* Gloomy data ahead of UK budget statement
* UK construction activity falls
* Retail sales not as good as hoped
* Growth forecasts revised down by BCC
By Jonathan Cable
LONDON, Dec 4 Britain's economic recovery
remains precarious, data on Tuesday showed, with construction
activity falling and retail sales weaker than expected - a blow
to the government the day before a budget statement.
The weak data was accompanied by a report from the British
Chambers of Commerce that said economic growth in the next two
years will be slower than previously thought.
"The data support the evidence we've had that the fourth
quarter is shaping up to be pretty weak, supporting the idea the
Q3 rebound was entirely due to temporary factors," said Vicky
Redwood at Capital Economics.
"It's not a particularly good backdrop for Osborne to be
presenting against. He remains hemmed in."
Finance minister George Osborne is due to deliver a
half-yearly budget statement to parliament on Wednesday.
He said on Sunday that closing the budget gap was taking
longer than forecast, while weak growth means public borrowing
is not falling as planned, endangering Britain's triple-A credit
rating, which Osborne has pledged to defend.
The Conservative-led coalition government's failure to
deliver a strong recovery is its biggest political problem and
polls show the opposition Labour party would regain power if an
election were held now.
The Bank of England launched a flagship scheme to boost
lending in August, adding more stimulus on top of its 375
billion pounds of quantitative easing, but initial figures on
Monday suggested any benefit to growth is several months away.
In its report, the BCC said the government needed to do more
to support growth, job creation, exports and investment. But
Osborne has insisted he will stick with the thrust of his
After suffering two recessions in four years, Britain
bounced back to growth last quarter after receiving a huge boost
from extra working days and London's hosting of the Olympic
Games. But the economy is forecast to expand at a tepid 0.1
percent in the last three months of 2012, with little pick-up
seen in the year ahead.
The BCC revised down its growth forecasts for 2013 and 2014
to 1.0 and 1.8 percent respectively from 1.2 and 2.2 percent,
citing the global slowdown, domestic austerity measures and weak
The downbeat view was supported by the Markit/CIPS
Construction Purchasing Managers' Index (PMI), which fell to
49.3 last month from 50.9 in October, showing construction
activity shrank last month. Confidence about the next 12 months
fell to its lowest in almost four years, the survey showed.
The headline figure was the lowest since August and below the 50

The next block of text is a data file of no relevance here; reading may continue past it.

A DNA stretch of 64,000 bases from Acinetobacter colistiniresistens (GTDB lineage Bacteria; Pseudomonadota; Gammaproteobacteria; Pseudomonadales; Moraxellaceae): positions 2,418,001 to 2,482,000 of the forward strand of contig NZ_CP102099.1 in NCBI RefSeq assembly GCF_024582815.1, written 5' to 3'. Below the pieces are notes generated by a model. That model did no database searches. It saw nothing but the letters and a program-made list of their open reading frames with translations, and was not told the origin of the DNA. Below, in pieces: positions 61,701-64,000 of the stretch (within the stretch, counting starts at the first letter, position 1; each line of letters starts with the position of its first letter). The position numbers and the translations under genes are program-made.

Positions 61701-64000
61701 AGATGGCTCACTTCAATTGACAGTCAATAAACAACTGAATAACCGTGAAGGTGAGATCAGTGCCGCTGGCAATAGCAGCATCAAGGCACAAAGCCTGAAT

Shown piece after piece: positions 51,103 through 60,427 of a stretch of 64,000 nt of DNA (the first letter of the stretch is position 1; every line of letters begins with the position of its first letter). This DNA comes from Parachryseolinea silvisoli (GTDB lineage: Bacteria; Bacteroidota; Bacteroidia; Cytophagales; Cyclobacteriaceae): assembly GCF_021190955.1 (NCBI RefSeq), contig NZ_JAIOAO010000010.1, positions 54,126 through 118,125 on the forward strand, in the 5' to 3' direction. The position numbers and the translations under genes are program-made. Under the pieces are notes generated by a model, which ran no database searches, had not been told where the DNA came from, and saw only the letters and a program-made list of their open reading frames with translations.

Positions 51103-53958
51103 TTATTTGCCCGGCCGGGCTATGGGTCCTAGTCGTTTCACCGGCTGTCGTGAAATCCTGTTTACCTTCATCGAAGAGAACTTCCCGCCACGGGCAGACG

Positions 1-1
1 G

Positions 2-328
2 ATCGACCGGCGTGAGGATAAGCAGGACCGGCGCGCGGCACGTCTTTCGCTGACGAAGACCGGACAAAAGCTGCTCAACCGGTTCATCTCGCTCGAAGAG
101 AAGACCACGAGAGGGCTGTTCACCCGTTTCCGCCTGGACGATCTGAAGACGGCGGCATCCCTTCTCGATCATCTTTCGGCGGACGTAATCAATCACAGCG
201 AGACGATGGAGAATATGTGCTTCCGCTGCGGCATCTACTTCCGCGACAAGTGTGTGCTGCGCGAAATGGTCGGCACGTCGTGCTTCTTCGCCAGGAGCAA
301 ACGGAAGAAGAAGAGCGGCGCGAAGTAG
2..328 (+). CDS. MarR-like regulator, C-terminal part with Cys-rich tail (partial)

mark that separates growth from contraction for the third time
in four months. It was also below even the weakest forecast in a
Reuters poll and well short of the median 50.5 prediction.
"This latest data ... set the scene for continued difficult
trading during 2013," said Simon Rawlinson, head of strategic
research at consultancy firm EC Harris.
New orders saw their steepest decline in just over 3-1/2
years last month, the survey found, pushing firms to shed jobs
at the fastest pace since December 2010 in anticipation of a
prolonged period of depressed demand.
Official data suggests construction output is more than 10
percent lower than a year ago.
British retail sales edged up in November, though by less
than analysts were expecting, as shoppers hunted for cheap
Christmas gifts, the BRC said.
The improvement follows a solid reading from Confederation
of British Industry's November retail sales index and a rise in
consumer confidence on the GfK measure to its highest in 18
months after weak official data in October.
Like-for-like retail sales - a measure that strips out
changes in floorspace and is favoured by equity analysts - rose
by 0.4 percent in value on the year, after falling 0.1 percent
in October, the BRC said. Economists polled by Reuters had
expected a 0.9 percent rise.
"Today's report shows that retail sales failed to progress
as the economic outlook is rather uncertain and labour market
conditions are set to deteriorate in the coming months," said
Annalisa Piazza at Newedge Strategy.
Trade group BCC, representing firms employing more than one
in five private-sector workers in Britain, said unemployment was
likely to peak at around 8.1 percent in the final months of next
year partly due to job losses in the public sector.
Data released on Monday showed manufacturing activity shrank
less than expected in November, though the sector remained
fragile, while figures due on Wednesday are expected to show
that growth in Britain's services sector picked up.